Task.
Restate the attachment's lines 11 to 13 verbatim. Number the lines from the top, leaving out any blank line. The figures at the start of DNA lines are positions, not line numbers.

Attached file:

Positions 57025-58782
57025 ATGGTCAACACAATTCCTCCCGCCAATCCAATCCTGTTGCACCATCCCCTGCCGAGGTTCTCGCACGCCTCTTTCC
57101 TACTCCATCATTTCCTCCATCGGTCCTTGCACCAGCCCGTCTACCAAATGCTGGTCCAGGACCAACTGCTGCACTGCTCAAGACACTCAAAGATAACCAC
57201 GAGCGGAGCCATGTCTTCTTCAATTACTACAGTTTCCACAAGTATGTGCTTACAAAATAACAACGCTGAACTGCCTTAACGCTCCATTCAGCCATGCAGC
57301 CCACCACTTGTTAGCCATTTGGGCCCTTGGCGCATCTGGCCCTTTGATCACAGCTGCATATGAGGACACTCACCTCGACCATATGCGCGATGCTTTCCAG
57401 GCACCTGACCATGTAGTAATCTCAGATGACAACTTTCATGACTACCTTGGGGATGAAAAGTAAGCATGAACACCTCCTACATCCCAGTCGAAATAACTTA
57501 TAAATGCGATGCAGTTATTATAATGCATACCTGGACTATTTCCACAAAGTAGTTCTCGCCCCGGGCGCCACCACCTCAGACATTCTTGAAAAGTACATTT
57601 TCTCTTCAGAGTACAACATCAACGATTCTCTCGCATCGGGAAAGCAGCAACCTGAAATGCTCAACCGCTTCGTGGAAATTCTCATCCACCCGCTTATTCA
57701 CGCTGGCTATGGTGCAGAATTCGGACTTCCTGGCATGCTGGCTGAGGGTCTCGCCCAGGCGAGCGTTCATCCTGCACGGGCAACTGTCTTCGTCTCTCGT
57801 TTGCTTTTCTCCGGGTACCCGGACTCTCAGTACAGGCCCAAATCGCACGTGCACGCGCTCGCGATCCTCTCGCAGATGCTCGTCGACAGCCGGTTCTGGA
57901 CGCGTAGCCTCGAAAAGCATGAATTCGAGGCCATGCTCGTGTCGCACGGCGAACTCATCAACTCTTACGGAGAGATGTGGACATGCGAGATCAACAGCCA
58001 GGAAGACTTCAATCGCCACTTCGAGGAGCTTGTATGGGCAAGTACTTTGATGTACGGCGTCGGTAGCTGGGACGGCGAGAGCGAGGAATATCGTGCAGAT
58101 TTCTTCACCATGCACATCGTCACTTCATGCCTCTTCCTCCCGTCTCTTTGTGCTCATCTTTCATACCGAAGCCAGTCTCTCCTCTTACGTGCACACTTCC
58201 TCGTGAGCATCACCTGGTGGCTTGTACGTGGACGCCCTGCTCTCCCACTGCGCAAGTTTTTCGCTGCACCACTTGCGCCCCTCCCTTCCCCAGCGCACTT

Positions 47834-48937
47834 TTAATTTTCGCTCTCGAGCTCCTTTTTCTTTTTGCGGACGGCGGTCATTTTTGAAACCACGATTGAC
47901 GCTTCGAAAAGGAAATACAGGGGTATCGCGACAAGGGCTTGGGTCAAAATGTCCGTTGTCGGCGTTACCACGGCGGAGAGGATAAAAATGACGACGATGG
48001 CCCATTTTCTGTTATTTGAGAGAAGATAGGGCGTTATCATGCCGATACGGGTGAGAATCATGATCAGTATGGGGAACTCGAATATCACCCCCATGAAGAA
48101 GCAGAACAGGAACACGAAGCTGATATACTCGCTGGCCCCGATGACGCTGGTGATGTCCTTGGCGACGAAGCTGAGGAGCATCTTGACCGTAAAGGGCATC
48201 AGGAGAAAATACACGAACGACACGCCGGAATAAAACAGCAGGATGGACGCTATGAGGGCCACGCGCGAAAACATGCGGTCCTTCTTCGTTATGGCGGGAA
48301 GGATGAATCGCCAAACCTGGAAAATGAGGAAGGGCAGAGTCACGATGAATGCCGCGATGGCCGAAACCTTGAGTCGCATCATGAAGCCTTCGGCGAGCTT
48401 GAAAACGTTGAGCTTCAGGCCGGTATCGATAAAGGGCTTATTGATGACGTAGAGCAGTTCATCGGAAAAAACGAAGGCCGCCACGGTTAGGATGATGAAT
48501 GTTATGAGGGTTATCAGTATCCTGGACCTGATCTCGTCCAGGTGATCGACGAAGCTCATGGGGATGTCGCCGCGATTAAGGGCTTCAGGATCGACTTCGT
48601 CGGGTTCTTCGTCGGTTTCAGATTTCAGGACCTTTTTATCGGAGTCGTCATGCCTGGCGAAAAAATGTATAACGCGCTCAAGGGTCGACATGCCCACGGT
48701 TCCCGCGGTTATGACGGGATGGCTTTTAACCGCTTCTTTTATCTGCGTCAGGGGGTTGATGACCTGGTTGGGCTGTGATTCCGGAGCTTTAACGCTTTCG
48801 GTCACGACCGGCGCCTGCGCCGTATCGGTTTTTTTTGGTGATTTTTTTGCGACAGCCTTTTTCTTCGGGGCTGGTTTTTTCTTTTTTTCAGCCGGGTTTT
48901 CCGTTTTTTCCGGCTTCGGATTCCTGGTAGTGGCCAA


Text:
57901 CGCGTAGCCTCGAAAAGCATGAATTCGAGGCCATGCTCGTGTCGCACGGCGAACTCATCAACTCTTACGGAGAGATGTGGACATGCGAGATCAACAGCCA
58001 GGAAGACTTCAATCGCCACTTCGAGGAGCTTGTATGGGCAAGTACTTTGATGTACGGCGTCGGTAGCTGGGACGGCGAGAGCGAGGAATATCGTGCAGAT
58101 TTCTTCACCATGCACATCGTCACTTCATGCCTCTTCCTCCCGTCTCTTTGTGCTCATCTTTCATACCGAAGCCAGTCTCTCCTCTTACGTGCACACTTCC